In his campaign, President Joe Biden promised to undo policies, particularly health policies, implemented by former President Donald Trump. Yet, despite immense executive power, reversing four years of action takes time and resources.
After a bruising confirmation process, Xavier Becerra was sworn in as secretary of Health and Human Services this week. The Senate also confirmed the nominations of former U.S. Surgeon General Vivek Murthy to return to the post he held in the Obama administration, and former Pennsylvania health secretary Rachel Levine as assistant secretary for health. Levine is the first openly transgender person to receive Senate confirmation. Meanwhile, questions continue to swirl around the AstraZeneca covid vaccine, which some public health experts worry will create more hesitancy toward other vaccines.
The $1.9 trillion covid relief bill expands subsidies for private insurance plans. That will lighten the burden on consumers, but it locks taxpayers into yet more support for the health care industry.
Democrats’ $1.9 trillion covid relief package will offer some of the most significant help for Americans to pay for health insurance in a decade. But the temporary provisions are complicated. KHN offers tips for consumers.
Progressive and conservative Democratic lawmakers, as well as President Joe Biden, are in favor of authorizing federal officials to negotiate with drugmakers over what Medicare pays for at least some of the most expensive brand-name drugs and to base those prices on the drugs’ clinical benefits. Such a measure could put Republicans in the uncomfortable position of opposing an idea that most voters from both parties generally support.
Covid vaccinations are ramping up, so “An Arm and a Leg” checked in on the effort in Philadelphia, where capitalism and compassion have clashed.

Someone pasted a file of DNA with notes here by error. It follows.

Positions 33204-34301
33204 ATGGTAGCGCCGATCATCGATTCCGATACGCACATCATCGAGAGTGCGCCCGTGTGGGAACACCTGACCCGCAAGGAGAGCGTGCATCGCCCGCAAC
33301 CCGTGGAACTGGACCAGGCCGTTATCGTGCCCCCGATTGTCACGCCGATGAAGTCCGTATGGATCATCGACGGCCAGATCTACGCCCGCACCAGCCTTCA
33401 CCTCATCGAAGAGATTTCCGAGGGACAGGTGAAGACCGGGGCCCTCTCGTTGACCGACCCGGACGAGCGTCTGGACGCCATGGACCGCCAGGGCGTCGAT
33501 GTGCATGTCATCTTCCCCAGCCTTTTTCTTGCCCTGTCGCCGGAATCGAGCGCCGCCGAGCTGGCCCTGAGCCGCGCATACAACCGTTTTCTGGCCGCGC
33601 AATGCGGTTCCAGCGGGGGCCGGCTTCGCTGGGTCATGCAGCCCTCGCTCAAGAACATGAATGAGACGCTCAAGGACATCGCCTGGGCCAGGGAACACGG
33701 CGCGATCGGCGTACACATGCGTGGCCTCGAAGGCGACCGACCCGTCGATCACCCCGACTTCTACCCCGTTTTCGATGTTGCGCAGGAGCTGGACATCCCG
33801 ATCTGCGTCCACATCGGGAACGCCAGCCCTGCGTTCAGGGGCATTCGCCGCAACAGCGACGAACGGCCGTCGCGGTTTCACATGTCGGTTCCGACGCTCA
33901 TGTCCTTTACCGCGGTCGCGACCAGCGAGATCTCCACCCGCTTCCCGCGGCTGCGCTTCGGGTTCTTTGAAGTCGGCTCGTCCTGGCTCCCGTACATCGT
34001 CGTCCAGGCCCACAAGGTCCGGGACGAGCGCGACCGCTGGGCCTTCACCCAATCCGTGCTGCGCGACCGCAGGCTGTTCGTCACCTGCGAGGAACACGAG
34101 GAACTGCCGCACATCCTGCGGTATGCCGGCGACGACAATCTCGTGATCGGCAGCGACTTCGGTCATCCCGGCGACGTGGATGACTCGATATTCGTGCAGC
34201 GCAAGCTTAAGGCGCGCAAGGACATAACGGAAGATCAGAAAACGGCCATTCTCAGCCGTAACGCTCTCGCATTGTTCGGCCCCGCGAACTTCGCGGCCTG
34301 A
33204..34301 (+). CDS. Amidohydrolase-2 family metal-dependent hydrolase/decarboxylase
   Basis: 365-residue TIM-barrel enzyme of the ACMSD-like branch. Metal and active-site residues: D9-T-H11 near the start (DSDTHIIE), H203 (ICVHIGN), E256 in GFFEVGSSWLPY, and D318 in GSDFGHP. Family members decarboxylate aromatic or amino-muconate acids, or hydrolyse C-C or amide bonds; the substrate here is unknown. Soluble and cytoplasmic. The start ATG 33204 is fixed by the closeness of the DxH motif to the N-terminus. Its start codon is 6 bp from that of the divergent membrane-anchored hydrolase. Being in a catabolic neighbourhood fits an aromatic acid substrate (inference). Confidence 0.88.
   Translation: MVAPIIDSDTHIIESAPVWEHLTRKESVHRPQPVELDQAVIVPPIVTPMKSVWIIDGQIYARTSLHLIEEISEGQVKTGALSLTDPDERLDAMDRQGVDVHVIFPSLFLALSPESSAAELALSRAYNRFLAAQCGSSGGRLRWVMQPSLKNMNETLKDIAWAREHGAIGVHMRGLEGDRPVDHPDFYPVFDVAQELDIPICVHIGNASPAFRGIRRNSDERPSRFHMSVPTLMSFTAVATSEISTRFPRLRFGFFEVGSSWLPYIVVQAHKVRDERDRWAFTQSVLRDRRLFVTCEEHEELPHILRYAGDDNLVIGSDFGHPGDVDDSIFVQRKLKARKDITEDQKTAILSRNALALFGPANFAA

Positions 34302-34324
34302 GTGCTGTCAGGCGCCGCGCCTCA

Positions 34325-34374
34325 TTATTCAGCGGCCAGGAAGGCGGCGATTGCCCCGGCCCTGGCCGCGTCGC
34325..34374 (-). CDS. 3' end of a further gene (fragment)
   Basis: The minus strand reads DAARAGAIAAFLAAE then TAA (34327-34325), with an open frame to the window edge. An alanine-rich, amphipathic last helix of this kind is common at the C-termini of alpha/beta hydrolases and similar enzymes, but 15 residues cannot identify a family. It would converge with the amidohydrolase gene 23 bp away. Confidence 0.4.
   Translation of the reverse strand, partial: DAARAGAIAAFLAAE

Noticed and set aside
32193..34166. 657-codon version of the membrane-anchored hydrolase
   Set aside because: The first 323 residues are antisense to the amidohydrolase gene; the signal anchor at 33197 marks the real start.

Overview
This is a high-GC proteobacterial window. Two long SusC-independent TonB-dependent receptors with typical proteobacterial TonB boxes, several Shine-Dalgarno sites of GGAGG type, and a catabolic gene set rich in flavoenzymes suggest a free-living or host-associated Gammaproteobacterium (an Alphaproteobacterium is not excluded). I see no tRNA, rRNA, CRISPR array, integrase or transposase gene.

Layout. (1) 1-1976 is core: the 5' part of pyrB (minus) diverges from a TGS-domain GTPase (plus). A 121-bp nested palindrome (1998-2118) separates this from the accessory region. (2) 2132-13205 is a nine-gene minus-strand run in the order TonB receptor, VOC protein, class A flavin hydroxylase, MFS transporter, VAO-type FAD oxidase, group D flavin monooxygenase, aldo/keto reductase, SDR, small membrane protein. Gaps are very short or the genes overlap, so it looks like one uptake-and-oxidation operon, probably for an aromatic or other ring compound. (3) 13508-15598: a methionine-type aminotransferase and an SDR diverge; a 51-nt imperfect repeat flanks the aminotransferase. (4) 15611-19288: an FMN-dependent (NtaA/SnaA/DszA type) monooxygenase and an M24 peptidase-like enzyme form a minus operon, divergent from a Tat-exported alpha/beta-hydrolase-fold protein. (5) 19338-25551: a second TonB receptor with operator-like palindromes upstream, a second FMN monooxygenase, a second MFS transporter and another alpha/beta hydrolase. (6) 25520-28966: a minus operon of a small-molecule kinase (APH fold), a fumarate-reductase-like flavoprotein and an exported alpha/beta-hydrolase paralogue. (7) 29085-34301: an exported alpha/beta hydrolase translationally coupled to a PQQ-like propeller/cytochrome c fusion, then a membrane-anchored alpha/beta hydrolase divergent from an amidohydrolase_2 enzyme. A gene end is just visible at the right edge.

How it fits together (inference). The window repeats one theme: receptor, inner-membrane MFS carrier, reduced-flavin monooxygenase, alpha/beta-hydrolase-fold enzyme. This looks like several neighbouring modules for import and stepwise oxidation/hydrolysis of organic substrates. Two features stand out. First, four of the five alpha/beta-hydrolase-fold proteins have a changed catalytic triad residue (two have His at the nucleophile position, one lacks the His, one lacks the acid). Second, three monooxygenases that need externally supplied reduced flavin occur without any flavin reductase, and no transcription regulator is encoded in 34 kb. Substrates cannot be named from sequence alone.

Sick with ailments similar to those suffered by 9/11 first responders, military service members exposed to toxic burning garbage in Iraq and Afghanistan may finally see Congress address their plight. President Joe Biden believes his son Beau’s brain cancer may have been caused by such exposure.
President Joe Biden may want to continue the previous administration’s efforts to lower drug prices and make medical costs transparent.
The numbers of people wearing these monitors are soaring as prices have fallen and device-makers promote them to doctors and patients. But few studies show the devices lead to better outcomes for the nearly 25 million Americans with Type 2 diabetes who don’t inject insulin to regulate their blood sugar.
Beyond the billions of dollars aimed squarely at the pandemic, the covid relief bill cleared by Congress this week includes significant changes to health policy. Among them are the first major expansions to the Affordable Care Act since its enactment 11 years ago and changes that could expand coverage for the Medicaid program. Tami Luhby of CNN, Alice Miranda Ollstein of Politico and Rachel Cohrs of Stat join KHN’s Julie Rovner to discuss these issues and more. Plus, for extra credit, the panelists recommend their favorite health policy stories of the week they think you should read, too.